Incredible moment sperm whale gives birth assisted by ‘midwives’ in rarely recorded event

This is the incredible moment a sperm whale gives birth, with several ‘midwives’ escorting the newborn to the surface for the baby’s first breath.

The footage and pictures show the pregnant mother swimming among a pod of the normally shy animals in the Azores.

The female gives birth, with several other whales surrounding her

The female gives birth, with several other whales surrounding her

But suddenly the female gives birth, with several other whales surrounding her.

Quickly the group usher the newborn towards the surface as the weak mother watches on.

The remarkable incident was captured by wildlife photographer Kurt Amsler, who said: “Newborn whales are not able to swim within the first minutes and would drown without assistance.

“That’s why there are always other females in attendance as midwives. By this time, the mother has arrived to support her newborn, which is easily 2.80 metres in length.

“With every passing minute the baby is increasingly mobile and able to swim independently over short distances. I can also hear his communication, which has a higher pitch than the others – the voice of a child.”

Wildlife photographer Kurt Amsler said: "Newborn whales are not able to swim within the first minutes and would drown without assistance."

Wildlife photographer Kurt Amsler said: “Newborn whales are not able to swim within the first minutes and would drown without assistance.”

To capture the rarely ever seen event, Kurt, from Bandol, France, sought special authorisation from the Azores government to film with the gentle and protected creatures.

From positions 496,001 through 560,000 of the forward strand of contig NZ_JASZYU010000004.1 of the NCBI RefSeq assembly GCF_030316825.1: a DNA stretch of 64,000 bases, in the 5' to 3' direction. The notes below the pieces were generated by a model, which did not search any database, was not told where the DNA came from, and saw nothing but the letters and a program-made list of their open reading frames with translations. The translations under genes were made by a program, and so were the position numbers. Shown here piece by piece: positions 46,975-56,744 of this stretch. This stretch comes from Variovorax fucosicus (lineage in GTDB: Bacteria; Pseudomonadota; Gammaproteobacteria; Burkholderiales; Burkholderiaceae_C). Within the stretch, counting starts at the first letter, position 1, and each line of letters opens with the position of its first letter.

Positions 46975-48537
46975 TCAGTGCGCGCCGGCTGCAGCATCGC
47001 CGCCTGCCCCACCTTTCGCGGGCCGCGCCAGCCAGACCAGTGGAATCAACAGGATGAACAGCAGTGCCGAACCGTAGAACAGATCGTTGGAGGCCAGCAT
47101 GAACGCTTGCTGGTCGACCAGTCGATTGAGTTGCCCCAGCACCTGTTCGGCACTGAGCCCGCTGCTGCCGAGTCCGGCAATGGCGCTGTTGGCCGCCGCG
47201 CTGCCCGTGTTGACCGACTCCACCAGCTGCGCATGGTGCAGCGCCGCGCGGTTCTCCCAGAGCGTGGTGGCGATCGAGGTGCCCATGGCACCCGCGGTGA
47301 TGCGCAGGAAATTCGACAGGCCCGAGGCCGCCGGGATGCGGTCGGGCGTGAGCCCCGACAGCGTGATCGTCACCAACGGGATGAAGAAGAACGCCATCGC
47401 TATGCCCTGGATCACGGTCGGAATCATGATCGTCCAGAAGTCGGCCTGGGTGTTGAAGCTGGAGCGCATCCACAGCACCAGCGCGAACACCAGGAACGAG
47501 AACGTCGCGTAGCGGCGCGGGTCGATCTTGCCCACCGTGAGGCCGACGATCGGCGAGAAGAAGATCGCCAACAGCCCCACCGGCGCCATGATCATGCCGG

He spent nine hours in a small boat being guided by ‘spotters’ positioned in towers along the Azores coast, who were able to see the ‘blow’ of the whales, and radio in their position.

Kurt described the birth itself, which occurred moments after he jumped in the water.

He said: “For the first 60 metres, I go as fast as possible, scanning the blue waters to catch a glimpse of the animals.

“However, there is nothing but a big murky cloud. I then realise it is blood, which appears greenish under water by the loss of red spectrum.

“At first I thought this could explain the pod’s strange behaviour – a wounded animal watched over by the others.

“As the whales’ communication sounds intensify, I can see the group about 18 metres in front of me, just below the surface and huddled together. With the sun directly in front of me, it is very difficult to see exactly what is going on.

“I then descend to 15 meters and carefully pass beneath the whales. And now they are clearly distinguished from the background and I realise what is happening – this is not a wounded animal but a mother giving birth.

“Parts of skin and the placenta are floating around and I can see the baby, which had left the womb just few seconds earlier.

“It is still immobile and supported by five midwifes to the surface for its first breath. The mother, still weak, is watching it from below.

“In my 45 years of underwater photography, I have documented many spectacular and unique situations. However, this experience was the most powerful of all.

“More important for me is the fact that these unique images will spread awareness and encourage people to support the protection of these intelligent and endangered marine mammals in any way they can.”